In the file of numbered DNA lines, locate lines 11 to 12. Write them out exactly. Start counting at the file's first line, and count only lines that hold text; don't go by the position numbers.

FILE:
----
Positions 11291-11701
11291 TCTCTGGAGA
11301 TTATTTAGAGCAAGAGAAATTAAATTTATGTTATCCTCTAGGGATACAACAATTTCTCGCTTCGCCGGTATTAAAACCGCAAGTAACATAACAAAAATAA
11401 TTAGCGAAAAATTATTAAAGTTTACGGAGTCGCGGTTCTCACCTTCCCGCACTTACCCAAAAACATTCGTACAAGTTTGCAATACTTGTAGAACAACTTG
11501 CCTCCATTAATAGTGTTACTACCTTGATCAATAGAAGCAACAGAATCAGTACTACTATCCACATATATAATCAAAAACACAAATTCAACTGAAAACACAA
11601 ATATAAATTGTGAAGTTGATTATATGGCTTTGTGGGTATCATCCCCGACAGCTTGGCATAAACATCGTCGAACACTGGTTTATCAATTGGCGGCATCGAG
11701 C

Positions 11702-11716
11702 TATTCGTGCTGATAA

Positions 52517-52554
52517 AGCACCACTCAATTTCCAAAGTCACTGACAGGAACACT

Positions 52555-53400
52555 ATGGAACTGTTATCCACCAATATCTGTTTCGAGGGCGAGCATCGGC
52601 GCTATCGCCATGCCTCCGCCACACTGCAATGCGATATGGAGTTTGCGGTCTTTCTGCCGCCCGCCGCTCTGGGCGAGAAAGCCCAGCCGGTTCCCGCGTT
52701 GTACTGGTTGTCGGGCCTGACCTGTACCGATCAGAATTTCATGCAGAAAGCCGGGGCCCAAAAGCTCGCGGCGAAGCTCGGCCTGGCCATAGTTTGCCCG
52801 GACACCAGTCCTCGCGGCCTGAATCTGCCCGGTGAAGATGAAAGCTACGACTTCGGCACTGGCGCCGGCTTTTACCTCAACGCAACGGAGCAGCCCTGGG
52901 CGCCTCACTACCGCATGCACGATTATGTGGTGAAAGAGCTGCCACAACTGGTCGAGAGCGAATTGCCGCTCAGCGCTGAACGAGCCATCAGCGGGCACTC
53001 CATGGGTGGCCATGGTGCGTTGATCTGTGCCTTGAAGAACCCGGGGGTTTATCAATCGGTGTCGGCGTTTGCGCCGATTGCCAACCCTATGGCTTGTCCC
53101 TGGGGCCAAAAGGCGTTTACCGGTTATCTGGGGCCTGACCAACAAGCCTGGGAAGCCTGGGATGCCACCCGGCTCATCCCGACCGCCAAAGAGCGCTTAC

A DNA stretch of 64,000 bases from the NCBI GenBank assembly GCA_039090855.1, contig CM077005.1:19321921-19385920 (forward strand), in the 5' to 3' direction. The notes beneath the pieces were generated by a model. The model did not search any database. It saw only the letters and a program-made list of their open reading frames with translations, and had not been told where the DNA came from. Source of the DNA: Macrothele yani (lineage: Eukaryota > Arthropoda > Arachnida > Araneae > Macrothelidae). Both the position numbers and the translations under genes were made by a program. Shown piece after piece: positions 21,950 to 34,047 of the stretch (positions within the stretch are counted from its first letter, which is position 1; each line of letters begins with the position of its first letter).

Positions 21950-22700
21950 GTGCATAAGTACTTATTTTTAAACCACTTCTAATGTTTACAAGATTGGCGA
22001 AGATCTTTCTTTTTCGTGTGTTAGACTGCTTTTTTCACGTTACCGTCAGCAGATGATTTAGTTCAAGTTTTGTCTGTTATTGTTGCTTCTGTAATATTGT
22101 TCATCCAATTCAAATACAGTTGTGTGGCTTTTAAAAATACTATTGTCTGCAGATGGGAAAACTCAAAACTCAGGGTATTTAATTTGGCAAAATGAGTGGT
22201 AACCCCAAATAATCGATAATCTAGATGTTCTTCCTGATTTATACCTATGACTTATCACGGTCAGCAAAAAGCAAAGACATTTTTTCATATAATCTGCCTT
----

52517 AGCACCACTCAATTTCCAAAGTCACTGACAGGAACACT

Positions 52555-53400